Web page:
Run programs on net PCs using the command line


T

tommy

Hi everybody,
I have a small network, say
PC 1 : 10.148.69.106
PC 2 : 10.148.69.107 etc..

I want to know if it's possible to run a program on a network pc
( PC2) using CMD on PC1.
In particular I would be able to be at PC1 keyboard and tell to the
PC2 via the command line to run a program and print a pdf, doc,
openoffice or other documents. PC1 cannot print anything , it doesn't
have a working net printer driver (don't know why - tried to uninstall
and reinstall the net printer driver several times with no luck).

For instance something like
net use \\10.148.69.107\Program_files\Acrobat\Acrord32.exe /t K:
\myfile.pdf
but I know this isn't the right way. The program Acrord32.exe has to
run on PC2 not PC1 in order to work.

I tried the PRINT command on PC1 but it doesn't work on PDF, only text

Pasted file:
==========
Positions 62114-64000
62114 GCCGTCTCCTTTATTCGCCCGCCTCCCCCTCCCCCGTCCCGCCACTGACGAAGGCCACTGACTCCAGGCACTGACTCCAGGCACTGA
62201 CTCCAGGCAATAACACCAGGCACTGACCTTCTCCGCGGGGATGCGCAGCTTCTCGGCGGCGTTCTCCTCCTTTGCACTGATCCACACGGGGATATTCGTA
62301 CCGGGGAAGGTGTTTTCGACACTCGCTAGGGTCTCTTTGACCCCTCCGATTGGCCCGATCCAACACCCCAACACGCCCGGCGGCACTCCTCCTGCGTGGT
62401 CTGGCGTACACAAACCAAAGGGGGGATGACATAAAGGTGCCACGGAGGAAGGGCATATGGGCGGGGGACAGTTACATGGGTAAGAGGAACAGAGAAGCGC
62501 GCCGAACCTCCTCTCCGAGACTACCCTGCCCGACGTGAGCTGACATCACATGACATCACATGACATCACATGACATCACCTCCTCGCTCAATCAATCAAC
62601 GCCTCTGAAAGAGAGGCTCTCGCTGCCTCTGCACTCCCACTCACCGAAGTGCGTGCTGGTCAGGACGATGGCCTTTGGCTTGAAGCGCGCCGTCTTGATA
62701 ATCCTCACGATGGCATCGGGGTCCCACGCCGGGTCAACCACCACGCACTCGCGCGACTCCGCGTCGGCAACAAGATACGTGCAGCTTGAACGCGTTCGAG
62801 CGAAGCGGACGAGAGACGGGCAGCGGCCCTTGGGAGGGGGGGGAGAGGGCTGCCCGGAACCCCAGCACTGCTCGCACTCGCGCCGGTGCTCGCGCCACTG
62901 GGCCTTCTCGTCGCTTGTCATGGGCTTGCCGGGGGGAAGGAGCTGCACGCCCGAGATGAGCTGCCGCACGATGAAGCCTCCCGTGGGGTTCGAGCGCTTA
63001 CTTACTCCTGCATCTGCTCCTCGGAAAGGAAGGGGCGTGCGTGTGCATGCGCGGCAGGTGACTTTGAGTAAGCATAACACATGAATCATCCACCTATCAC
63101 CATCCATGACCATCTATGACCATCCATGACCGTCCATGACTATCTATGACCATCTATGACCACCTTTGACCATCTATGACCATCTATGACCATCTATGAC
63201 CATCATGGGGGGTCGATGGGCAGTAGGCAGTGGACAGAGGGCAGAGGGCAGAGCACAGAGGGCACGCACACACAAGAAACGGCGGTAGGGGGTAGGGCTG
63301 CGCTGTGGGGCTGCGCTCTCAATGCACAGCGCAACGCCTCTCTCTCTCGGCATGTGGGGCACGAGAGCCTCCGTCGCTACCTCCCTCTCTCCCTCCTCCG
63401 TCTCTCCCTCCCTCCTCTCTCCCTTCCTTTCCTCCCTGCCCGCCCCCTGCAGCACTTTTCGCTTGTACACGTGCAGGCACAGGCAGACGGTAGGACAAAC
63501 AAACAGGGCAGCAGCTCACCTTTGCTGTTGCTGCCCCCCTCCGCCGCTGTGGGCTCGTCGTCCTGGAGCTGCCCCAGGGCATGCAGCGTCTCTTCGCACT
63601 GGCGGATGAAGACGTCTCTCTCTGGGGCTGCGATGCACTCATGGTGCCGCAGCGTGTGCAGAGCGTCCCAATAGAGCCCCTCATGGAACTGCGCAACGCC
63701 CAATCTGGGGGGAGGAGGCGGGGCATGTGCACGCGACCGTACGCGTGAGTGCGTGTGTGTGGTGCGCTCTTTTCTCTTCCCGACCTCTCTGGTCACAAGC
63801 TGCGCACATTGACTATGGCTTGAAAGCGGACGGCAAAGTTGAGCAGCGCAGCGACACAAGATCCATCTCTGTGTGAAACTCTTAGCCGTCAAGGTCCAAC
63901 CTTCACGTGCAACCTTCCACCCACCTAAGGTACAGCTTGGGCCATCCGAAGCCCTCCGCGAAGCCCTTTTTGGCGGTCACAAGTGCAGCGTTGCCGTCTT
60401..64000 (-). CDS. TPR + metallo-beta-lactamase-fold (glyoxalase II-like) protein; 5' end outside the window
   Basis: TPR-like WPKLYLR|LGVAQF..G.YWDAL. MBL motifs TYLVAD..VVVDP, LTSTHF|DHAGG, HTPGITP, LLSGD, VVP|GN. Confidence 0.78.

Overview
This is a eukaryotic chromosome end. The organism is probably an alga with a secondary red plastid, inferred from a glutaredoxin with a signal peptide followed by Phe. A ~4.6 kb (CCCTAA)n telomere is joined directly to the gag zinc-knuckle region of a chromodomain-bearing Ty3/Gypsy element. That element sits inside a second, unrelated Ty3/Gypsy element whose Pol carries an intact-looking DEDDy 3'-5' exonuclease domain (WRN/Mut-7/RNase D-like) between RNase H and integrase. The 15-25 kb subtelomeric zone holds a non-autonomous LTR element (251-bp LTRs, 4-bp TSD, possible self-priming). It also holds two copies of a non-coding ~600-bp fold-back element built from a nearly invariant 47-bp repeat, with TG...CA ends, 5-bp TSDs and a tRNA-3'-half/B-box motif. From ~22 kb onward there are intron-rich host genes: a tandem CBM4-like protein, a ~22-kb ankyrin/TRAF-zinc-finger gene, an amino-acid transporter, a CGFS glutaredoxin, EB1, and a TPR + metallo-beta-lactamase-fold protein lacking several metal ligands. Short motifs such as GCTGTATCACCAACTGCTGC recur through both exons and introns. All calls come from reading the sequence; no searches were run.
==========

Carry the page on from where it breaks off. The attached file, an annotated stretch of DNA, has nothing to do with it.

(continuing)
files (perhaps the Print utility doesn't use the non-working drivers,
it talks directly to the printer???)

I don't want to use remote desktop or VNC because other office workers
on PC2 don't want to see what I am doing - lose control over the mouse
etc.

Thanks.
 
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A

Alister

Pegasus said:
The OP should be aware that psexec.exe is restricted to running console
commands. In other words, no GUIs!
Just to be awkward, that's not strictly true.

From a local machine I can invoke an instance of any executable that I
want from the command line, remotely, including GUI programs - I just
won't be able to see the GUI.

You do this by running a remote copy of cmd.exe and then once in that
you can run what you want. It is perfectly possible to run an instance
of explorer using PSExec, but it will run on the remote machine.

Much fun can be had calling a VB script that pops up a carefully worded
message box on the remote desktop, to the consternation of the user!
You can even schedule it to happen at a set time, using the "at"
command, so you can be standing next to the user when it goes off!

Not that I would do that to my users, of course.

However, I believe the OP was in fact asking about command line access.

Alister.
 

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